Pope Francis talks with, from left, Rabbi of the Western Wall Shmuel Rabinovitch, Argentine Rabbi Abraham Skorka, and Argentine Muslim leader Omar Abboud, during his visit at the Western Wall.
The Tent of Nations was pitched in an orchard of fruit trees. Its grove is now gone.
On May 19, Israeli forces uprooted and buried about 1,500 apple and apricot trees and grape vines there, about a month before harvest time—and six days before Pope Francis landed in Palestine from Jordan, the first pope not entering by way of Israel.
Francis went to Israel and Palestine on May 25 and 26 on a religious pilgrimage that included gestures for peace, and he brought close Jewish and Muslim friends with him. The area is important to all three Abrahamic religions.
The Nassar family has worked for peace on the Tent of Nations land, with ongoing threats of losing the farm. “This land has been in danger of confiscation since 1991,” Daoud Nassar said in an interview for a June 8, 2013, Blade article prior to his speaking in northwest Ohio. Mr. Nassar‘s family owns about 100 acres in the West Bank, called Daher’s Vineyard after Daher Nassar, who started the farm in 1916. Daoud Nassar began Tent of Nations, an educational and environmental peace project, on that land in 2001.
The Nassars have had difficulty because of geography and politics. They are Christians who live near Bethlehem, a Palestinian area (the United Nations recognized a state of Palestine in 2012). Daher’s Vineyard is in a place that Israel controls, and Israel wants to build a wall to separate it from Palestine. The Nassars’ land overlaps areas for Jewish and Muslim states, and the Nassars have been involved in ongoing legal action to prove to Israel that they own the farm, and to keep it in operation during the dispute.
The Nassars are in a religious minority; according to the Associated Press, the Holy Land is approximately two percent Christian, and Christians are one-third of the Bethlehem population. Tent of Nations works “to bring people together who refuse to be enemies,” Mr. Nassar said, and it brings international volunteers in to help with their harvests and to learn about the Middle East. Unfortunately, the Nassars’ farm is also near an Israeli settlement, and the Israeli government wants the area more secure. The Nassars are caught in the middle.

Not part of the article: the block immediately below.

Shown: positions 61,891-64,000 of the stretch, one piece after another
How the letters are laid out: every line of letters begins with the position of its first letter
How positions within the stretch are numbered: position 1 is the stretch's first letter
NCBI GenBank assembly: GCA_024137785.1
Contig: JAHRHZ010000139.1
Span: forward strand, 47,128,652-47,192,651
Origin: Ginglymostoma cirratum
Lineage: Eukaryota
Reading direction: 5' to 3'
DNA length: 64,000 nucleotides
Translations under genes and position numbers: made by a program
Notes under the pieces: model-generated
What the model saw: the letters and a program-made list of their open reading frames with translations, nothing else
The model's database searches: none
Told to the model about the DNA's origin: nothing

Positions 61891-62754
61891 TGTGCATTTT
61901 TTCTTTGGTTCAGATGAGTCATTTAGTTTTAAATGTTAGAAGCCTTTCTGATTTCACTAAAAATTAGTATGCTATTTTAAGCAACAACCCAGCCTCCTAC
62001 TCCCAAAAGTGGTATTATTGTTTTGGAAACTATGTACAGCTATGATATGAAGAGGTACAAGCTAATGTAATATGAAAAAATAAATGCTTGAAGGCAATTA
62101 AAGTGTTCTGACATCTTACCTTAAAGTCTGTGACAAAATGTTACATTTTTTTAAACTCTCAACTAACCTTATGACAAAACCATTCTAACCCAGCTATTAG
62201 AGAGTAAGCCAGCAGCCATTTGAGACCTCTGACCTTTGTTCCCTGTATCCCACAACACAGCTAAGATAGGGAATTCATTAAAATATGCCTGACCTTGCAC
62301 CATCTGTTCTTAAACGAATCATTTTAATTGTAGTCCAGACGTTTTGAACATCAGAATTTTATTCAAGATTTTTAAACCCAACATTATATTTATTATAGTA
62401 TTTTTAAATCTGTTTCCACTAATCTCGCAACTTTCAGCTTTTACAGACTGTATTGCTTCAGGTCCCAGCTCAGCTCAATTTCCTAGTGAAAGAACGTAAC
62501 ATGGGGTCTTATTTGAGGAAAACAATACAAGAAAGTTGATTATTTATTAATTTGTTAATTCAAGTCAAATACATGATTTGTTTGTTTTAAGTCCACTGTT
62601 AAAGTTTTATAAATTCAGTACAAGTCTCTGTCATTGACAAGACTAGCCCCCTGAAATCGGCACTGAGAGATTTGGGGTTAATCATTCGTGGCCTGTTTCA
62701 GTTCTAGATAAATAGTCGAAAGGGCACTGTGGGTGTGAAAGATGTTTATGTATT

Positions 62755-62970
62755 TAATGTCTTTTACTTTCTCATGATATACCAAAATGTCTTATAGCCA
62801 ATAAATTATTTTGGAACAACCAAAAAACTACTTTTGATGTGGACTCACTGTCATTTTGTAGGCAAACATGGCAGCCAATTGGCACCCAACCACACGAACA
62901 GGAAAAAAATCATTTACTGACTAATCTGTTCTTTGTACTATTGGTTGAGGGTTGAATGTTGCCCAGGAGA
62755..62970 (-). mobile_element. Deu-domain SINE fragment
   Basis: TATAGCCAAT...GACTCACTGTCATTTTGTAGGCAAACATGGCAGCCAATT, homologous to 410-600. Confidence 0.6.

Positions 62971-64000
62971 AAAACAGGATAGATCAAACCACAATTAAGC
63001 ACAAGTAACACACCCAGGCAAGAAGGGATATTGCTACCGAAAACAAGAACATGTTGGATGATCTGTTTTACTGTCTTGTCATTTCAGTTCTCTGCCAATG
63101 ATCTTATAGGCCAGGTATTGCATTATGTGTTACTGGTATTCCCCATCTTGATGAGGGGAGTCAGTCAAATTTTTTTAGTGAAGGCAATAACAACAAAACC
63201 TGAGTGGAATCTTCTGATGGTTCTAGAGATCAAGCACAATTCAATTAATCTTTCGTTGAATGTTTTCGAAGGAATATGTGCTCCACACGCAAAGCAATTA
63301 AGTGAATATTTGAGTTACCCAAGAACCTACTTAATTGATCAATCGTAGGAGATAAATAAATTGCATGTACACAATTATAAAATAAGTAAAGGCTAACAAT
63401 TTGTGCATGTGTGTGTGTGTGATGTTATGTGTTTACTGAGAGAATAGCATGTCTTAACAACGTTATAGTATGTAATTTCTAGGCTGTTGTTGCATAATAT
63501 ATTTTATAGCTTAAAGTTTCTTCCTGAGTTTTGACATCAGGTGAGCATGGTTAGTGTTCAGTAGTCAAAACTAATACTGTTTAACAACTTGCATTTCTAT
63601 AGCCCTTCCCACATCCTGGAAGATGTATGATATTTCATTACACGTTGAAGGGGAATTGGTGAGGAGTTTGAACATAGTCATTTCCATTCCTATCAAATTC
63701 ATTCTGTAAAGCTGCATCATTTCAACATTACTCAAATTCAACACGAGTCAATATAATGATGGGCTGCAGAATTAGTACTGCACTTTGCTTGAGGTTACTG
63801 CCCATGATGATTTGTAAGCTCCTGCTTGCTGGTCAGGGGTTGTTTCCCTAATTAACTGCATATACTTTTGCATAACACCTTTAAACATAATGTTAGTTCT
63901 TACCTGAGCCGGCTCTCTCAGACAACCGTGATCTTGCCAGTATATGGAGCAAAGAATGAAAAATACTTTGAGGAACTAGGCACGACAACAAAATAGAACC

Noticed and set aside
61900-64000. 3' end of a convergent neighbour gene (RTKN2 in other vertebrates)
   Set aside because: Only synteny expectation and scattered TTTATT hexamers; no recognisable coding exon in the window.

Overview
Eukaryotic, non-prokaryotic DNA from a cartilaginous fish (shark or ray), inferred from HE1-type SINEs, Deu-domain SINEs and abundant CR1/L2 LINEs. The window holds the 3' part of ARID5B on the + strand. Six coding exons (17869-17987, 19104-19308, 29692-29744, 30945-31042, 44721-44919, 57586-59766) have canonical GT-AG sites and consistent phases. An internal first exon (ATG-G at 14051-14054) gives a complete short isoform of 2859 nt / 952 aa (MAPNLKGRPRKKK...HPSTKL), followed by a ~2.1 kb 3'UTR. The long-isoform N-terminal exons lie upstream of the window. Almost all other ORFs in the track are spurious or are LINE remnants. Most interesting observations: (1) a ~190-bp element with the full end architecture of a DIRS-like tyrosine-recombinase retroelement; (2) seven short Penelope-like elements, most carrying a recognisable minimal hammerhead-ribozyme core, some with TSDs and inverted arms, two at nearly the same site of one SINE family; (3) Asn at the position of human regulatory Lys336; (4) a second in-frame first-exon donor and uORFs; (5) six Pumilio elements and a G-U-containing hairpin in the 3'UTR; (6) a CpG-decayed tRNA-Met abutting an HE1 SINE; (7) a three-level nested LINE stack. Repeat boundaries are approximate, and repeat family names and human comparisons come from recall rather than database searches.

The Friends of Tent of Nations North America Facebook page says that the Israeli military ordered the Nassars to stop cultivation, claiming the trees were planted on state land, but while lawyers appealed the order May 12, the military went ahead with the destruction May 19 even though no action could legally be taken until the appeal was decided.
The Revs. Martin and Angela Zimmann of Springfield have been living in Jerusalem for more than a year, serving the Evangelical Lutheran Church in Jordan and the Holy Land and assisting the bishop there, the Rev. Munib Younan; they plan to return to the U.S. in late June.
Pastor Martin Zimmann said in a Facebook message to the Blade, “Our friend and colleague, Tony Nassar, is the vice principal at the Lutheran School in Bethlehem. The destruction of over 1,500 fruit trees on his family land deeply saddens us. While the visit of the pope and the salient moment he spent praying at the separation wall in Bethlehem made an impact in the world media, the ongoing situation for good people like Tony has not changed as a result.
“As I type this in my living room, I can hear Israeli police using ‘flashbang’ stun grenades and tear gas canisters to quell a nonviolent Palestinian demonstration outside Damascus Gate at the Old City, but you won’t hear about it in the news because these things are so common here.”
When I consider the ongoing conflict of Israel and Palestine, with this reestablishment of Israel having happened 65 years ago, I see that providing separate, peaceful space for each nation is not possible. I hope that efforts to live as two states sharing the same land come into a good practice. I see Jerusalem as truly an international city, and its history and religious importance to three faiths means that a democratic openness, not possisiveness, is the way to go. People can look to each other, with recognition of history and faith traditions, rather than working for their own dominance.
And the citizens who live in Israel and Palestine, of many faiths and no faith, however long they have been there whether as longtime land-owners, people returning to the place where their religion first came into practice, or more recent arrivals with little standing in religion or ongoing culture there, can work together, even if it’s uneasily at this stage.
During his visit, Pope Francis said, “The time has come to put an end to this situation which has become increasingly unacceptable.” He called for generosity and creativity “in the service of the common good.” I hope his words were heard.